Democrats also insist that, in the words of former White House adviser David Plouffe, the IRS targeting of conservatives “was not a political pursuit.” Although the inspectors general’s audit found no evidence of political motivation “at this time,” there are numerous factors suggesting a systemic liberal bias within the tax-collecting agency.

Douglas Shulman, who was IRS commissioner when most of the targeting occurred, is a Democratic donor, and he  is married to liberal activist with ties to the Occupy Wall Street movement. IRS employees donated twice as much money to President Obama as they did to Mitt Romney in 2012, and nearly 30 times as much to Obama over his 2008 challenger John McCain. Holly Paz, the director of the agency’s Rulings and Agreements Office — who appears to have played some role in directing the targeting of conservative groups — gave $2,000 to Obama in 2008.

The union that represents most IRS workers, the National Treasury Employees Union, is a blatantly partisan organization, which spent millions of dollars in support of Democratic candidates. Colleen Kelley, the union’s president since 1999, has been openly critical of the Tea Party, calling the movement “extreme.”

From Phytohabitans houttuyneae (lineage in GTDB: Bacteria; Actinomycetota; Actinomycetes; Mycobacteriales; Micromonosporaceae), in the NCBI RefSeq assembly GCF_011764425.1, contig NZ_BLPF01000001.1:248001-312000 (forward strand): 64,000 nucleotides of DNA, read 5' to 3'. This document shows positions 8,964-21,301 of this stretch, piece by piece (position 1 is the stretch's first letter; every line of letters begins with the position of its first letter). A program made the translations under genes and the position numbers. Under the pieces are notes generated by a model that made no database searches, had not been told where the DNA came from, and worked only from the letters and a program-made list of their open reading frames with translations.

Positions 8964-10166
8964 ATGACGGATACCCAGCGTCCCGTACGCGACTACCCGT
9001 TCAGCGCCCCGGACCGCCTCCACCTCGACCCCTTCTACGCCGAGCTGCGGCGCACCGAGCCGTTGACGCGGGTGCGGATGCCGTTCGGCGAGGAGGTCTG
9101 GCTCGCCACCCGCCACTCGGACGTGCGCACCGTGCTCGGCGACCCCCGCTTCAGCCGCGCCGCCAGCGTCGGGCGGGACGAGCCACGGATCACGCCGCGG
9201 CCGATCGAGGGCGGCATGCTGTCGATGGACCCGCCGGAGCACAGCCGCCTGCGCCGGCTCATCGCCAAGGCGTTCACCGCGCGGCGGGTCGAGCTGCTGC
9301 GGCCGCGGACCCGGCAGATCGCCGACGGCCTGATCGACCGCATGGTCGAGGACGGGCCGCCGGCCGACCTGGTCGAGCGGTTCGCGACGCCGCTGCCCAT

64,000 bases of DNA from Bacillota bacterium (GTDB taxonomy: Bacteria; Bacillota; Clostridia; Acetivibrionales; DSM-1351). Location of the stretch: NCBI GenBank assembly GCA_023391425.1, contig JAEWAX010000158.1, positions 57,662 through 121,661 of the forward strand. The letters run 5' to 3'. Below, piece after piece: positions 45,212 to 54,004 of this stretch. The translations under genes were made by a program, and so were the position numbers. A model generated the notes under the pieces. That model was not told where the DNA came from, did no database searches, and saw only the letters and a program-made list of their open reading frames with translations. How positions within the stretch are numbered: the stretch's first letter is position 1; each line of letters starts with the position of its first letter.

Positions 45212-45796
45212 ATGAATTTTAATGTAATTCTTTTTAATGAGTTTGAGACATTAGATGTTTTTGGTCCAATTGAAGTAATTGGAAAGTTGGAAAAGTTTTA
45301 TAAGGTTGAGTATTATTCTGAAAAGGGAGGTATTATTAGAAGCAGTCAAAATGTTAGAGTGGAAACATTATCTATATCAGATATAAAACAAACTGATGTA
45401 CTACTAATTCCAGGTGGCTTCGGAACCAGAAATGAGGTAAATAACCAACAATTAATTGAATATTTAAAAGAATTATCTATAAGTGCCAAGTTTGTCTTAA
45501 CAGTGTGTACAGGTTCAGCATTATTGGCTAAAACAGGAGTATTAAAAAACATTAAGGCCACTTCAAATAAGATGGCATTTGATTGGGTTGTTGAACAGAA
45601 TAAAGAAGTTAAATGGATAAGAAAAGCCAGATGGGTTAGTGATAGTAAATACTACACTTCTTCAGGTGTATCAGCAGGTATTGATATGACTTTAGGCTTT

5. The case is ‘solved’

Elijah Cummings, ranking member on the House Oversight Committee, seems to think so. “Based upon everything I’ve seen, the case is solved,” he said Sunday on CNN’s State of the Union. “If it were me, I would wrap this case up and move on.”

Committee chairman Darrell Issa (R., Calif.), certainly disagrees. And so does the Treasury’s inspector general, who has emphasized that the findings of his audit are merely preliminary, and that many details are “still to be determined.” Lerner, a central figure in the scandal, has declined to testify, despite being urged to do so by newly appointed IRS commissioner Danny Werfel.

And despite President Obama’s insistence that “we’re going to hold the responsible parties accountable,” no one at the IRS has been fired. Four individuals have either resigned, retired, or, in Lerner’s case, been place on (paid) administrative leave. 

According to a recent Gallup poll, Americans overwhelmingly disapprove of the president’s handling of the scandal. Lawmakers are unlikely to be satisfied until they see some greater accountability or, at the very least, some honest answers. 

— Andrew Stiles is a political reporter for National Review Online.